With two excellent beaches, wooded glens, a stunning waterfall and views across Belfast Lough, Crawfordsburn Country Park is the perfect place to relax.
The Cardiff to Castell Coch route takes you through Bute Park, a fantastic green space originally created as the private garden to Cardiff Castle. Its Victorian layout still exists, but it has been extensively planted with trees to form the Bute Park Arboretum. Wildlife and history make it a great way to escape from the hustle and bustle of city life.
The long-distance Trans Pennine Trail (Central) takes you through the fantastic Rother Valley Country Park. The lakes are home to hundreds of birds including moorhens, mallards, mute swans and Canada geese and there are plenty of watersports and other activities, such as archery and horse riding, to keep you amused.
Bute Park is a great escape from the bustle of Cardiff.
The 10-mile Nutbrook Trail takes you through the beautiful 700 acre, Shipley Country Park. The park has earned the Green Flag Award, the national standard for parks and green spaces in England and Wales, every year since 2008. The park is a popular geocaching location and there are two play areas next to the visitor centre, a toddlers play area and an adventure playground for older children.
National Route 334 (known locally as Festival Way) takes you from Bristol city centre to this fantastic country park and mansion with 850 acres of woodland and grassland. Home to great mountain bike trails, a deer park, and golf course, this park has something for everyone.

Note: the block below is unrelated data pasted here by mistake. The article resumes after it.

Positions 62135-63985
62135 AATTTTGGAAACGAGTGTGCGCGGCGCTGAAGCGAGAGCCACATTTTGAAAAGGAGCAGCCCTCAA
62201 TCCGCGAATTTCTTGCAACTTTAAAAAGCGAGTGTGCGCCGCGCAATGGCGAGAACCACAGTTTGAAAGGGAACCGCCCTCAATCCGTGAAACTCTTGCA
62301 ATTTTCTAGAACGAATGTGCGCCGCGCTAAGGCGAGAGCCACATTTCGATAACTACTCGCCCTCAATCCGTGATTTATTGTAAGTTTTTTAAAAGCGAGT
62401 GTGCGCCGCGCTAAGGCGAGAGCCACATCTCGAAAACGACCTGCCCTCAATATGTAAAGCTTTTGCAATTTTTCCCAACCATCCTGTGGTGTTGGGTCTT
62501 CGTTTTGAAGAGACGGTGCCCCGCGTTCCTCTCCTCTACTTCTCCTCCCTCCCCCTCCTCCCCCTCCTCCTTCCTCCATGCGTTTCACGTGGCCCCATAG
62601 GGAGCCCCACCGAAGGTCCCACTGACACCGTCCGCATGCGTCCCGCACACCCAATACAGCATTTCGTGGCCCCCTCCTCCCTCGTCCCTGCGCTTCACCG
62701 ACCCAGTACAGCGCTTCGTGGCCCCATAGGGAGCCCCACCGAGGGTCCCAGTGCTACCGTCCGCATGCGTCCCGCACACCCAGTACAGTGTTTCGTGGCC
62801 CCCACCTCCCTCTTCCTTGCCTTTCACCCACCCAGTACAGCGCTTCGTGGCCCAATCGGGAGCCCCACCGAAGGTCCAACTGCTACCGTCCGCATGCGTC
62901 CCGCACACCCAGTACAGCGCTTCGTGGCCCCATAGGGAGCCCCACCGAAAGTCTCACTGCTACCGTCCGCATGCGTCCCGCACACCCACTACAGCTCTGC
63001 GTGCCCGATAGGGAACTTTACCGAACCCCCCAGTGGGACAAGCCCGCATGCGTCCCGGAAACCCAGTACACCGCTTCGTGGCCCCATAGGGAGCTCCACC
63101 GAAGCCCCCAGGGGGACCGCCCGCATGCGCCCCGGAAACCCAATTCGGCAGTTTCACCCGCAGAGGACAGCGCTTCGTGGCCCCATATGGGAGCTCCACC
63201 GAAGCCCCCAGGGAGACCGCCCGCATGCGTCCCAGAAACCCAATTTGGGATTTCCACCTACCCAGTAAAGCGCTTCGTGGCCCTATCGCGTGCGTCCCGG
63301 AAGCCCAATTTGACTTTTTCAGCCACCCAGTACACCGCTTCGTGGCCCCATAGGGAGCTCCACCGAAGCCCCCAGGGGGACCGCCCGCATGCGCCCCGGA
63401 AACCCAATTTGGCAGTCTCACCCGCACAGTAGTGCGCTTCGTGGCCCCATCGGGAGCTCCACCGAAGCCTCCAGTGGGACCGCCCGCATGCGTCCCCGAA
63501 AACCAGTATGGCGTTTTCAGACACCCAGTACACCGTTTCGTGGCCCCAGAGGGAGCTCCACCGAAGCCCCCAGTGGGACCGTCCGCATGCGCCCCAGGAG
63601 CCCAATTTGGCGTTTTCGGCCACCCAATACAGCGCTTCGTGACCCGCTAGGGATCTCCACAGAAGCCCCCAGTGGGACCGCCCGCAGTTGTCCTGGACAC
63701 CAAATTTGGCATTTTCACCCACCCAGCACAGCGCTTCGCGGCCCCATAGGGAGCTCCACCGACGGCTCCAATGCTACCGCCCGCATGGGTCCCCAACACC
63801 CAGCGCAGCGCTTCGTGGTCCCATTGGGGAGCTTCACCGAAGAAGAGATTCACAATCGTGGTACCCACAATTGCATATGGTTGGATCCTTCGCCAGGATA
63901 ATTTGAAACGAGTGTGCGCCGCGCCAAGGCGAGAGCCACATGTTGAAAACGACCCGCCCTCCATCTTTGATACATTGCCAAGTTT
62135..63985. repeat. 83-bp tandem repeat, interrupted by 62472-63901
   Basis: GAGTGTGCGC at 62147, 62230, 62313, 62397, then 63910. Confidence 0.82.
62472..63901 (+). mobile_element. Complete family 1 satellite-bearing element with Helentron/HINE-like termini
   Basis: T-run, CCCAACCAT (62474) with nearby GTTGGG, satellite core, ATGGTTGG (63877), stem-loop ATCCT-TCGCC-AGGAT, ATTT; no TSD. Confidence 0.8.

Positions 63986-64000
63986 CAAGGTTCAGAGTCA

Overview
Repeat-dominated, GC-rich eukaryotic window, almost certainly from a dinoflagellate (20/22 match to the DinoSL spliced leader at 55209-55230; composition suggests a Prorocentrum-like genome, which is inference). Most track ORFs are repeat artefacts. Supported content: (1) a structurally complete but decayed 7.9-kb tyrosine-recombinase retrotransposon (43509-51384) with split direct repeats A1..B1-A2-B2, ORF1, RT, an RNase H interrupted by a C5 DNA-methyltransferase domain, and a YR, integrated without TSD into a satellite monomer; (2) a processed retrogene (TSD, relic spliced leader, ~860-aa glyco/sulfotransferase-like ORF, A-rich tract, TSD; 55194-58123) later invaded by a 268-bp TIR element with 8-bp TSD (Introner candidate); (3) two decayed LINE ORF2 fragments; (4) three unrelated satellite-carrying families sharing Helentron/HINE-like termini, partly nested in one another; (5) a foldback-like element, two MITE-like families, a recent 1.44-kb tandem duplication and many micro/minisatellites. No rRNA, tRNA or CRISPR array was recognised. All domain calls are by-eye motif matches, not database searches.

In some urban areas, green spaces can be scarce.
The Rea Valley Route links the city centre with Cannon Hill Park and Kings Norton Park. Cannon Hill is the larger of the two and is home to the Midlands Arts Centre, so after your cycle ride why not pop in for a well-deserved culture fix?
The Forth and Clyde cycle route takes you through this park which is home to beautiful woodlands, walled garden, play park, and mountain bike circuit. Pollok House contains an outstanding collection of Spanish art and The Burrell Collection, named after its donor, the shipping magnate Sir William Burrell, features artwork from all corners of the globe.
National Route 626 runs alongside Alexandra Park, a Victorian town park that was built by the people of Oldham during the cotton famine. The park features a children’s play area, a woodland walk and a boating lake alongside a fishing club with a boathouse and cafe. Not content with just being an award-winning place of interest, the park even has its own food-growing hub with a community allotment for green-fingered residents who want to learn more about growing healthy food!